Turkey’s foreign ministry warned on Sunday that it would deem the forces of Libyan General Khalifa Haftar legitimate targets if their attacks on its interests and diplomatic missions in Libya continued.
Turkey backs Libya’s UN-recognized Government of National Accord (GNA) headed by Fayez al-Sarraj and views Haftar’s forces as “putschists.”
In a statement, the Turkish Foreign Ministry said that “if our missions and our interests in Libya are targeted, we will deem Haftar’s forces legitimate targets.”
The North African state has been in turmoil since a 2011 uprising that overthrew and killed dictator Muammar Qaddafi.
Al-Sarraj relies on a plethora of militia, including extremist and terrorist groups, formed in and after the 2011 uprising.
According to sources, Turkey had been training Syrian factions to fight in Libya, while Syrians holding Turkish citizenship were leading the militant factions in Libya.
Turkey had trained four groups of Syrians, with each group consisting of 35 militants specialized in urban warfare.
Some of these militants had intensive experience as they had fought alongside the Turkish army in Syria, while others participated in military training inside Turkey.
The sources pointed to an agreement between Turkey and the GNA which guarantees that Turkey receives funding for the entire period their military forces are present inside Libya.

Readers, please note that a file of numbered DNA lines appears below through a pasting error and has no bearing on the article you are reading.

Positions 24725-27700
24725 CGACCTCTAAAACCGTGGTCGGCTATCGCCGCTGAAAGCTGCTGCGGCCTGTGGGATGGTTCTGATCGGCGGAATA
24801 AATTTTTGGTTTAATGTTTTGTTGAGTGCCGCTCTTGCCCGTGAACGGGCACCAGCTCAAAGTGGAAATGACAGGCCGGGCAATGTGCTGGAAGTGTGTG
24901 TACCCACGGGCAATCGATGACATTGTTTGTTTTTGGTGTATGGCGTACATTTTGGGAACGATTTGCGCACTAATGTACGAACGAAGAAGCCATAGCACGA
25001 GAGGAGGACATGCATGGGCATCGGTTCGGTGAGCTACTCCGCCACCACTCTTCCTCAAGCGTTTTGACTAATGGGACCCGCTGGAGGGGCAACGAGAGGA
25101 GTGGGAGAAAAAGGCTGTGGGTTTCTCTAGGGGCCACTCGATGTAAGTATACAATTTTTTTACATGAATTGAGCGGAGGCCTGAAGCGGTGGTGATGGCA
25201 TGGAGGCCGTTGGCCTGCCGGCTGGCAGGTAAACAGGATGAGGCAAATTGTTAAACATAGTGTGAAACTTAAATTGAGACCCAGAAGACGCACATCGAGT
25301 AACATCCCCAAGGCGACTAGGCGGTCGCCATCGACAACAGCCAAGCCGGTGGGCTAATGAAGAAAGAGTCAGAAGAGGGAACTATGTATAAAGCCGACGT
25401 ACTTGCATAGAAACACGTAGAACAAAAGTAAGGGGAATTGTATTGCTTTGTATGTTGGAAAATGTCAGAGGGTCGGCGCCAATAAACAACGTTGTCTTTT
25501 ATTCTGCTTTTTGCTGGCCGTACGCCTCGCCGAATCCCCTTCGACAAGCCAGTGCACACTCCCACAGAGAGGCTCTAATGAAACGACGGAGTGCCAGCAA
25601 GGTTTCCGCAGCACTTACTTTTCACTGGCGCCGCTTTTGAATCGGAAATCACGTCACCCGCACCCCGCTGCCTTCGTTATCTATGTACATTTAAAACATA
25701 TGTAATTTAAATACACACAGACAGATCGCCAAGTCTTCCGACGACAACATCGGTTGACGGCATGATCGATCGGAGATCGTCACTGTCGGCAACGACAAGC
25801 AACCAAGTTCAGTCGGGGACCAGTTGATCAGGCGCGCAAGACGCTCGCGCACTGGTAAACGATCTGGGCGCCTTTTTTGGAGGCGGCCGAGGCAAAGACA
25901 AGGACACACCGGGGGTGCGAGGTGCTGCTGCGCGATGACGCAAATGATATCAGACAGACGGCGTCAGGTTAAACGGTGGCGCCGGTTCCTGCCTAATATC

According to the United Nations, Turkey has already supplied military equipment to forces loyal to the GNA, including tanks and drones.
Haftar has so far drawn his legitimacy from the administration based in the country’s east, and in April 2019 his forces launched an assault to seize the capital Tripoli, in the west, from the GNA.
On April 28, Haftar said he had “a popular mandate” to govern the country, declaring a key 2015 political deal over and vowing to press his assault to seize Tripoli.
In a speech on Libya al-Hadath TV channel, he said the LNA was “proud to be mandated with the historic task” of leading Libya.
On Friday, the LNA said it had shot down a Turkish drone close to the al-Watiya airbase southwest of the capital, according to an official statement.
– With Reuters